Book Reviews

‘The best moments in reading are when you come across something - a thought, a feeling, a way of looking at things - which you had thought special and particular to you. And now, here it is, set down by someone else, a person you have never met, someone even who is long dead. And it is as if a hand has come out, and taken yours.’ Alan Bennett

“Many a book is like a key to unknown chambers within the castle of one’s own self.” ― Franz Kafka

Tuesday, 5 February 2013

The Jump Artist - Austin Ratner - Guest review

"Fiction is history which might have taken place..." (Andre Gide, quoted by Austin Ratner in his Author's Note)

Some books are like orchestral symphonies, big and showy with soaring crescendos. The Jump Artist is more like a piece of chamber music, less ostentatious, more subtle, but none the less impressive and memorable for that.

This novel is based on the life of Philippe Halsman, a Latvian Jew who in his early twenties was falsely accused and convicted of murdering his father while on a hiking holiday in the Austrian Alps.  While the accusation of patricide was in itself bad enough, the case was made all the worse by the nasty taste of anti-semitism which pervaded the proceedings, with the whole investigation and trial apparently tainted with and undermined by prejudice. These events and the outcry that the case provoked, constitute the first half of the book. Part two starts after Halsman's release from prison and his attempts to pick up the threads of his life following his wrongful imprisonment and against the background of a Europe that was increasingly hostile to Jews in the 1930s. We follow him through his banishment from Austria, his flight to Paris and ultimately his escape to the USA where Halsman went on to become one of the most iconic photographers of the mid 20th century.

In tracing the pivotal years of Halsman's life, Ratner sticks closely to the biographical and historical facts, but uses his imagination to fill in the gaps - Halsman's thoughts and feelings about his conviction, his feelings towards his father, his sense of inertia and directionless on being released from prison.   Against the backdrop of a dark period in European history, he creates a subtle psychological study of a man whose treatment at the hands of anti-semitic Austrians can be seen as symbolic of the treatment of so many other Jews across the continent in the 1930s.  However, the book's greatest strength is in the way Ratner conveys Halsman's personal interior landscape, from the complexity of his relationship with his sometimes overbearing father to the deadening emptiness and narrowness of his existence in prison.  This is a wholly convincing and nuanced portrait of a man facing almost the worst that life can throw at him, and of a man who somehow finds the resilience to survive and break free of his past.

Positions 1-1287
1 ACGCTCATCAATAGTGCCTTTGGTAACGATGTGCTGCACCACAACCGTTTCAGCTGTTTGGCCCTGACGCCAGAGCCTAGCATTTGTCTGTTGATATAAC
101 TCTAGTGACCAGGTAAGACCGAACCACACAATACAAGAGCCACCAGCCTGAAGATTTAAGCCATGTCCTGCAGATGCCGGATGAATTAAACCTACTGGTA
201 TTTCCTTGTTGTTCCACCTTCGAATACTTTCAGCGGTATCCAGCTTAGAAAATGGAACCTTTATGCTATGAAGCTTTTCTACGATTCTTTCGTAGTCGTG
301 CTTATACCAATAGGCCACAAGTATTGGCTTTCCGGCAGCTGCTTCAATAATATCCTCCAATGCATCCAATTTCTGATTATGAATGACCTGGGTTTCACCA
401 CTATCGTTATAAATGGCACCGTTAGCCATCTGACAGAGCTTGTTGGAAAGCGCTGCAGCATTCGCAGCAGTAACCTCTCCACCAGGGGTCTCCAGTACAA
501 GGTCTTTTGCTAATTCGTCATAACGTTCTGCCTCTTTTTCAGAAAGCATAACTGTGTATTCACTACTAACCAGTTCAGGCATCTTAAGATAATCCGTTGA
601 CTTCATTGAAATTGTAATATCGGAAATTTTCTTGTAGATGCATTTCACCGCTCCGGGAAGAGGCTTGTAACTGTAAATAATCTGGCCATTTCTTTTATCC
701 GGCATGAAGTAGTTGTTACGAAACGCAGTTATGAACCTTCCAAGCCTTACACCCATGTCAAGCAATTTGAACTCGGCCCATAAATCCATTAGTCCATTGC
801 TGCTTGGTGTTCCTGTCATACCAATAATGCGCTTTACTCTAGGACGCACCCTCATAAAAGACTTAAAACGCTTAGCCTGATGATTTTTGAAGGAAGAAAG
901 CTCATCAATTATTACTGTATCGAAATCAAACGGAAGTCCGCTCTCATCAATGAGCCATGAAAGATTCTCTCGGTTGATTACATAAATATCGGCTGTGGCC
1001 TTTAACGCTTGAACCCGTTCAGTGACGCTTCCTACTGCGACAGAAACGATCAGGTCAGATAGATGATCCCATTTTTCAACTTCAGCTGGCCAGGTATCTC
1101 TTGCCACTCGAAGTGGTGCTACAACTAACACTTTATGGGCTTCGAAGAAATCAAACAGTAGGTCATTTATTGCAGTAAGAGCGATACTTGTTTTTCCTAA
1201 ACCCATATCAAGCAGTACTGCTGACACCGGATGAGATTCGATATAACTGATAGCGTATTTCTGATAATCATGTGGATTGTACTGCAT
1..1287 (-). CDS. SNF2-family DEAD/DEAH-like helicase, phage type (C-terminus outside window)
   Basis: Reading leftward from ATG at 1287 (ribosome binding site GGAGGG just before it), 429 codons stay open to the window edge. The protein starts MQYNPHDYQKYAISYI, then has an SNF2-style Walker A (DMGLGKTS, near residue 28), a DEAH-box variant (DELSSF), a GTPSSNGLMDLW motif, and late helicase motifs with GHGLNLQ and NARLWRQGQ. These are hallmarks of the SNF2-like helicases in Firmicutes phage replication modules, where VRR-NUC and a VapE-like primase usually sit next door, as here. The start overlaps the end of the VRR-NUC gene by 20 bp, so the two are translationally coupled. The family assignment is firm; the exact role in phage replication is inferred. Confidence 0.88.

Occasionally I felt the novel was slightly disjointed. The narrative jumps back and forth in time and the reader needs to pay close attention.  There is a particularly big hiatus between the two halves of the novel - at the end of part one Halsman is still in prison, but by the start of part two has been freed , with no explanation of how and, crucially, no mention of the testimony of luminaries such as Freud, Mann and Einstein which helped overturn his conviction as is mentioned prominently on the back cover.  Something else I much regretted the lack of in the book was Halsman's photographs.  Before reading this novel I didn't know the name Philippe Halsman, and by halfway through part two when Halsman was starting to photograph the great and the good I had to run to Google to look him up.  To my huge surprise I realised I knew many of these pictures - iconic black and white portraits of Dali, Marilyn Monroe, Einstein, Elizabeth Taylor and many others.  I even knew many of the photos from his Jump collection from which the novel takes its name (that being a collection of 1950s "celebrities", including the Duke and Duchess of Windsor, caught mid jump).  Suddenly the novel took on a whole new dimension for me, the photographs illustrating the more playful side of Halsman's nature, although there is often something haunting too about many of these photographs, just as those early events surrounding the death of his father must have haunted Philippe Halsman throughout his life.  

All in all this is a book that rewards careful and attentive reading, to appreciate the careful way in which Ratner builds up his psychological portrait of Halsman and the way in which he uses moments of light relief to point up the darker aspects of his story, much as Halsman himself used light and shade to such great effect in his photographic portraits.  I would just urge any prospective reader not already familiar with Halsman's work to spend time browsing through some of his many iconic pictures on the internet to be able to appreciate both the man's life and Ratner's novel to the full.  

Reviewed by Penny Tattersall - guest reviewer

Published by Viking, an imprint of Penguin

Very many thanks to Penny for reading and reviewing this novel for The Little Reader Library

Thanks to the publisher for sending a copy of this novel for review. 

1 comment:

  1. It's sad to hear it's not illustrated with his photos. I'm familiar with his work although I think I'd have to be in a certain mood to read this. Great review from Penny!


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